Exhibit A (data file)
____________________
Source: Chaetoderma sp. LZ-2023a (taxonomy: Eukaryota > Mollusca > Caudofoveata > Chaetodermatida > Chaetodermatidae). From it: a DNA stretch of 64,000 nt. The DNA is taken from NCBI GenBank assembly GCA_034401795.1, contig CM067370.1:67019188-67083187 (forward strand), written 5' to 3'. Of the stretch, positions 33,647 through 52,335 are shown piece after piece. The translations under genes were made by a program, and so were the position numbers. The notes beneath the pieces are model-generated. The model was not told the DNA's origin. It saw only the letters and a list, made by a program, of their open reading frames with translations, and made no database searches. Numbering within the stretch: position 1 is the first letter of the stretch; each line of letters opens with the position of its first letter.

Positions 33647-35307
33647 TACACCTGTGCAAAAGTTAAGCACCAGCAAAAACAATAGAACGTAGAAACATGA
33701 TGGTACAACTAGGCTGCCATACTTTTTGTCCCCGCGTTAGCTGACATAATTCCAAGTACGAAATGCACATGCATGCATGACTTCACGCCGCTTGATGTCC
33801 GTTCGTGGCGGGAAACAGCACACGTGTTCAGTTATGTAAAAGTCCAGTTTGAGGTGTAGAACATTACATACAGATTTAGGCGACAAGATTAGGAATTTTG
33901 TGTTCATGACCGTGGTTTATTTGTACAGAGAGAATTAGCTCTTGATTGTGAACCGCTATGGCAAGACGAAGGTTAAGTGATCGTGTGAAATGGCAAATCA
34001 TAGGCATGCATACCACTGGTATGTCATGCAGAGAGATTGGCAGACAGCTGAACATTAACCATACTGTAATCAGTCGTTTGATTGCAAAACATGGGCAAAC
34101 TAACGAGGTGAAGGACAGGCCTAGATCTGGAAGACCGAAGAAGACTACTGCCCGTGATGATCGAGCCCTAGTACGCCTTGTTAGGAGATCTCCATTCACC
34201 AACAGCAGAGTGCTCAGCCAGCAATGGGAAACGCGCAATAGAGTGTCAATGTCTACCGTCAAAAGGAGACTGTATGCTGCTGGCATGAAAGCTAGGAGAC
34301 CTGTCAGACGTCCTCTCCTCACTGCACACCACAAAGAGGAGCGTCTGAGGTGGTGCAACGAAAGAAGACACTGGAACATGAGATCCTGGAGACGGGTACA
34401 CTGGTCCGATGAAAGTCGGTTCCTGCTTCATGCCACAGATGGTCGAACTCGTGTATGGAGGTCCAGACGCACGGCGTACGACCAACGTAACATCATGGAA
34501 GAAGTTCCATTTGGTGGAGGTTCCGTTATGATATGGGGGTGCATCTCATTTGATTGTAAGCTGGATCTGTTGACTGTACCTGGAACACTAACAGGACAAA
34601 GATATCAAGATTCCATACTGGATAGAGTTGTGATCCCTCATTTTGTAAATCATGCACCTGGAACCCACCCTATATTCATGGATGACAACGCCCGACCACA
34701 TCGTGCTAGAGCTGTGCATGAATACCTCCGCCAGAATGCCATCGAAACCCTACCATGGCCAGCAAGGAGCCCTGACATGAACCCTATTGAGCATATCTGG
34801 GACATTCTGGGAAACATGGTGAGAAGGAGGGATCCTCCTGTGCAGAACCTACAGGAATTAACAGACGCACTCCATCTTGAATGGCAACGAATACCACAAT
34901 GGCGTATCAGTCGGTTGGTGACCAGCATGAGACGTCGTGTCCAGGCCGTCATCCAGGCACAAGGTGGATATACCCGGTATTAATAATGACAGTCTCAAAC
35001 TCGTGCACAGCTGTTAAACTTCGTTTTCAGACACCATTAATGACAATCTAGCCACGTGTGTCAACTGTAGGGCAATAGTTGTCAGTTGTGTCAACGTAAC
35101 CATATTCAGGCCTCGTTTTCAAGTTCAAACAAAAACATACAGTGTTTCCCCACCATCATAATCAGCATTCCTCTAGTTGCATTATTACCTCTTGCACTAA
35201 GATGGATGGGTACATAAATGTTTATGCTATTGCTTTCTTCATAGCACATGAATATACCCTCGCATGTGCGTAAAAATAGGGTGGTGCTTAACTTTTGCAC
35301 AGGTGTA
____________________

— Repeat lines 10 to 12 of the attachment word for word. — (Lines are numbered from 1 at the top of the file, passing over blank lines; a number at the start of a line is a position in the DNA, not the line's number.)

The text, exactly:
34301 CTGTCAGACGTCCTCTCCTCACTGCACACCACAAAGAGGAGCGTCTGAGGTGGTGCAACGAAAGAAGACACTGGAACATGAGATCCTGGAGACGGGTACA
34401 CTGGTCCGATGAAAGTCGGTTCCTGCTTCATGCCACAGATGGTCGAACTCGTGTATGGAGGTCCAGACGCACGGCGTACGACCAACGTAACATCATGGAA
34501 GAAGTTCCATTTGGTGGAGGTTCCGTTATGATATGGGGGTGCATCTCATTTGATTGTAAGCTGGATCTGTTGACTGTACCTGGAACACTAACAGGACAAA